Since taking over large swaths of the Middle East, terrorist group ISIS has destroyed various monuments and historic buildings which they consider “idolatrous”.  One of those sites destroyed was what once was the Temple of Baal, an ancient temple that was later converted to a Christian church and then an Islamic mosque.  In August last month, ISIS militants destroyed it and beheaded the archaeologist who had served as its caretaker for 40 years since they viewed its pre-Islamic history as “sacrilegious”.  

Earlier this year, a rumor was circulating that the Temple of Baal would be rebuilt as a house of worship in Times Square.  This ultimately turned out to be false, but only half so: yesterday, a replica of the entrance to the temple, Triumphal Arch of Palmyra, was unveiled in City Hall Park.  A 3D-printed replica of the arch, created shortly after the original was destroyed, is now on display in City Hall Park, where it will stand until the end of the week before being moved to Dubai.  It was previously in London’s Trafalgar Square.  It was created by the Institute for Digital Archaeology as part of a joint venture with UNESCO, which gives 3D cameras to volunteers so they can photograph and preserve threatened sites in conflict zones in the Middle East.  Certain critics have objected to the temple’s reconstructing, saying that it would lead to ritualistic “debauchery”, yet so far that hasn’t happened.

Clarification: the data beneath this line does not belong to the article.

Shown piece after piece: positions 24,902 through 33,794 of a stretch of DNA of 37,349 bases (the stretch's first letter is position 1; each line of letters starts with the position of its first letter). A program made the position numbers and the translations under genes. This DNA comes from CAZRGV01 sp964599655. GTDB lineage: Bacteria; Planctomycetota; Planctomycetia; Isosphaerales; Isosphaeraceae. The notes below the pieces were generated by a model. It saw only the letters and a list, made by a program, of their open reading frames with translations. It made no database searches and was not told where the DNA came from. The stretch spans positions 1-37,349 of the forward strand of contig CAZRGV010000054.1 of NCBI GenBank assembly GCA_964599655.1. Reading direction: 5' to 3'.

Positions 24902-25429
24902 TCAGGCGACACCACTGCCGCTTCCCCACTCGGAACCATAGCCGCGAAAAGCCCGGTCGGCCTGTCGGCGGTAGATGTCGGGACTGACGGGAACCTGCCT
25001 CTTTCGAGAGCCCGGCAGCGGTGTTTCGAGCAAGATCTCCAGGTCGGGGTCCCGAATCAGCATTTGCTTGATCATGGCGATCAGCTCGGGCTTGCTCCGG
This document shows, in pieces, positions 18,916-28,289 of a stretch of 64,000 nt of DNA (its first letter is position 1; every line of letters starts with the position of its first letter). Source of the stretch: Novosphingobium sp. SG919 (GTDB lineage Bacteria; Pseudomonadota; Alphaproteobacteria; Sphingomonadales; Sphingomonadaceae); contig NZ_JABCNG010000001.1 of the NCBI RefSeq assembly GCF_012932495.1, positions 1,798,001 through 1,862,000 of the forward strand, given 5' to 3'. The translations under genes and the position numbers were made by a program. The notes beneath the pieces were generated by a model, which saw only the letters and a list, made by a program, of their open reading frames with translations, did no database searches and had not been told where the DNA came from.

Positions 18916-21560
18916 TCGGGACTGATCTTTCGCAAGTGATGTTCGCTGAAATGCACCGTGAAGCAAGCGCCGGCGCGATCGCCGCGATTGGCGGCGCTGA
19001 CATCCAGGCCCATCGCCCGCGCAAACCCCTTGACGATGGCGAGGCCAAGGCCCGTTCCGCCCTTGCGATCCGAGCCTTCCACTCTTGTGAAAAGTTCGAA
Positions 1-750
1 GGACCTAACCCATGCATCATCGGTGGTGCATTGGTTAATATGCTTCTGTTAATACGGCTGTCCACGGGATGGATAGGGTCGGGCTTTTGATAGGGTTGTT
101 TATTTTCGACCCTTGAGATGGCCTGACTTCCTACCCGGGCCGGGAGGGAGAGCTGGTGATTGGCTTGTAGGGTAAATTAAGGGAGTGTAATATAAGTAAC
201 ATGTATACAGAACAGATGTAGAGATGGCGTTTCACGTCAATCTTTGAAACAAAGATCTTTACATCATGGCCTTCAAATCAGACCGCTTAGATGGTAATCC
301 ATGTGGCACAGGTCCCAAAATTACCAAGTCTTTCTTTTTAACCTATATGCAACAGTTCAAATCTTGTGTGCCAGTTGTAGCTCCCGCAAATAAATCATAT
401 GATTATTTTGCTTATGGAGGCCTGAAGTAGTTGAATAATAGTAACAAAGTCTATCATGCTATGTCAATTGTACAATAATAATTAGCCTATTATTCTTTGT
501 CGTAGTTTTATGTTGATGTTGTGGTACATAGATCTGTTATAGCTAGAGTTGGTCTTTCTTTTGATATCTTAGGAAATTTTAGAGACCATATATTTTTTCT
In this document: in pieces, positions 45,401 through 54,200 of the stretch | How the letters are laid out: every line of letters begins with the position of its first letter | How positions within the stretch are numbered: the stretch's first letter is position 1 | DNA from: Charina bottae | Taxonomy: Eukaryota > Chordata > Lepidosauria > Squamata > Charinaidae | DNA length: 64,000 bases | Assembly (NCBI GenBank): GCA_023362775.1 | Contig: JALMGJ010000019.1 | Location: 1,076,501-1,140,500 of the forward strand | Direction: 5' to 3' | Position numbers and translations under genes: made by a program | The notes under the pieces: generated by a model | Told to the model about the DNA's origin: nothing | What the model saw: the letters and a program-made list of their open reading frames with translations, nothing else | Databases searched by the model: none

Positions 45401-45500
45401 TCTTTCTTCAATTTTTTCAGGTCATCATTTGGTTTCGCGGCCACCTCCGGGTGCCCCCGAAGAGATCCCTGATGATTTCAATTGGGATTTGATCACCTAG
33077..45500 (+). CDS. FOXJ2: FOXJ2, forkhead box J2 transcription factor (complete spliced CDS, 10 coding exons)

The 25-foot-tall replica was made of Egyptian marble and weighs nearly 30,000 pounds.  It will be open to the public for a week, with historical interpreters leading tours and workshops on site.  Roger Michel, the IDA’s executive director, has spoken of the arch as a symbol for the world’s resilience against the suffering and tragedy going on around the world.  

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